Topological relations


The COINS Building information model (CBIM) is primarily structured around an object tree. Function fulfillers are organized according the decomposition principle, i.e. part-of relationships between an assembly object (parent) and its constituting part objects (children). A part object in its turn may act as an assembly object for even smaller part objects, etcetera until atomic part objects (the leaves of the decomposition tree) are reached. Leaf objects are the basic building stones of this structure: we know either how to produce them or how to obtain from a third party (supply company). It is perfectly acceptable to restrict the backbone structure to this object tree. However, certain applications need more information then just decomposition. E.g. structural analysis or energy transmission calculations need also access to the topological structure: which part is connected to which other parts. The primary connections are defined between leaf objects on the lowest decomposition layer, although in a more abstract sense assembly objects in more higher layers could also specify connections. Because of this topological relationships can be viewed as the horizontal structuring in contrast with the vertical structuring of decomposition.

Topological classes

Figure 1: UML diagram for topological relationships
Figure 1: UML diagram for topological relationships

Figure 1 shows a simplified UML diagram of the topological classes and relationships of CBIM (It should be emphasized that the formal CBIM definition is in OWL. UML diagrams cannot show all particulars of the OWL specification and should only be used to get a general idea of the model architecture). A physical object (or more general a function fulfiller) may have zero or more terminals. A terminal is a surface part that potentially may link to another terminal of another physical object. If the link is deliberately established this fact is acknowledged by a connection. Connections are only allowed between physical Objects in the same decomposition layer, though they need not share the same parent object.

Figure 2: Example of a column-beam connection
Figure 2: Example of a column-beam connection

Of course, topological relationships typically have also a geometrical aspect. As the owner physical object may refer to location and shape data its terminals may also refer to locations and shapes. Yet certain restrictions should be obeyed.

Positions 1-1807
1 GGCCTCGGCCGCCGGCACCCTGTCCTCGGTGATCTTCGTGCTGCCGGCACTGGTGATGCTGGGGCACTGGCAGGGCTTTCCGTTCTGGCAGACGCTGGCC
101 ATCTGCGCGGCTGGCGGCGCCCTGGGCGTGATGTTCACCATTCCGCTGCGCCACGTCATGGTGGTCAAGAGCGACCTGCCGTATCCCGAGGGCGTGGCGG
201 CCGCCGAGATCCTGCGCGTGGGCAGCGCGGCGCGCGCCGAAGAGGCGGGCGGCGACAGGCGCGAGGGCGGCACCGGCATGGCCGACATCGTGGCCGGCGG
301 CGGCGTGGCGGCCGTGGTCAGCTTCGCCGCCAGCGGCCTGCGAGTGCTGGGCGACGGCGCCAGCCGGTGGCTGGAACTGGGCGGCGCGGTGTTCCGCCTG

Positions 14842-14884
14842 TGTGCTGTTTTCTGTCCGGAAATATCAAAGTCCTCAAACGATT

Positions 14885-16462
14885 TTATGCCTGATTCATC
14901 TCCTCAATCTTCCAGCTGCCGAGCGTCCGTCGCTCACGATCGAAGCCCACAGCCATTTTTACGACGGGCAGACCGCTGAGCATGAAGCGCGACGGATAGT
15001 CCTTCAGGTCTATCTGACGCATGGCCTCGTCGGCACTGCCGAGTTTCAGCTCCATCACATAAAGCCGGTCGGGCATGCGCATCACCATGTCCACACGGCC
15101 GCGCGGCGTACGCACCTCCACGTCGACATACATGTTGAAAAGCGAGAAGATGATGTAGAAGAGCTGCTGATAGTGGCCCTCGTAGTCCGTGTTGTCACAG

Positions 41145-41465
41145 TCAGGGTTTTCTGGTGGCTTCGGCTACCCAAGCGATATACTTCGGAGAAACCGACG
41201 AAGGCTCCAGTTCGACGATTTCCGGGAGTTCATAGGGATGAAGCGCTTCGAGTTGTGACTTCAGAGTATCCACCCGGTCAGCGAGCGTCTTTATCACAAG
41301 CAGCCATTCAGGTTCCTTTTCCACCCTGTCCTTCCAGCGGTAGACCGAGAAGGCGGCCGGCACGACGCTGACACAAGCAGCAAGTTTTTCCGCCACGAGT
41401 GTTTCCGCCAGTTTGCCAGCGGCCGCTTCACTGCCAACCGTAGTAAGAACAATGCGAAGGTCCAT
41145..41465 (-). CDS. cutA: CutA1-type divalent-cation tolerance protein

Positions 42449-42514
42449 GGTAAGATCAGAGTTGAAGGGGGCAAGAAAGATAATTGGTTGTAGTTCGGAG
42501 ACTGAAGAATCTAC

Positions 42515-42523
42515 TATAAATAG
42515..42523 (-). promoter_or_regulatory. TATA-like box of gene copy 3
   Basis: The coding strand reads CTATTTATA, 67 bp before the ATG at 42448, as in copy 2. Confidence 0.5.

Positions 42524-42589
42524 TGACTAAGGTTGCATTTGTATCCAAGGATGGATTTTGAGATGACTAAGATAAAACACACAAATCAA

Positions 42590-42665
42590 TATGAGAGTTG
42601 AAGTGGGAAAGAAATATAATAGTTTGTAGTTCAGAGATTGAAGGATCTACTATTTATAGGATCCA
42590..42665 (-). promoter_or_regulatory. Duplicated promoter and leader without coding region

• The locator of a terminal should be treated as relative to the locator of the owning physical object.
  • The locations and primary orientations of two terminals should be the same and in line to be able to be connected. The primary orientation should be read as the normal vector on the surface. Under certain circumstances the secondary orientation (rotation around the normal vector) could be of interest. In that case the secondary orientations should also match.
  • The (surface) shape representation of a terminal should lie on the surface contour of the owning physical object.
  • The shape representations of two connected terminals should match, i.e. they are co-planar or typically refer to the same shape representation.
  • Connections situated on higher decomposition levels should match with the topological structure on the lowest decomposition layer. E.g. if a higher level connection is specified between two assembly objects but the child objects of those assemblies do not appear to have any branch crossing connection then this is a certainly a contradicting situation (although this may easily occur during the construction of the BIM: the requirement should therefore only be enforced on a stable state of the model). In principle higher level connections can be derived from lower level connections.

Spatial topology

Though most applications will be interested in physical (tangible) connections, spatial topology (topological relations between two spaces and even between a physical object and a space) are also possible. Early architectural design may already specify which spaces will be adjacent to a specific space. Energy calculations may be interested to know which walls delimit a certain space and finally configuration management may need knowledge about which physical objects are situated in which space. This last topological relation is established with the situates/isSituatedIn relation between spaces and physical objects.

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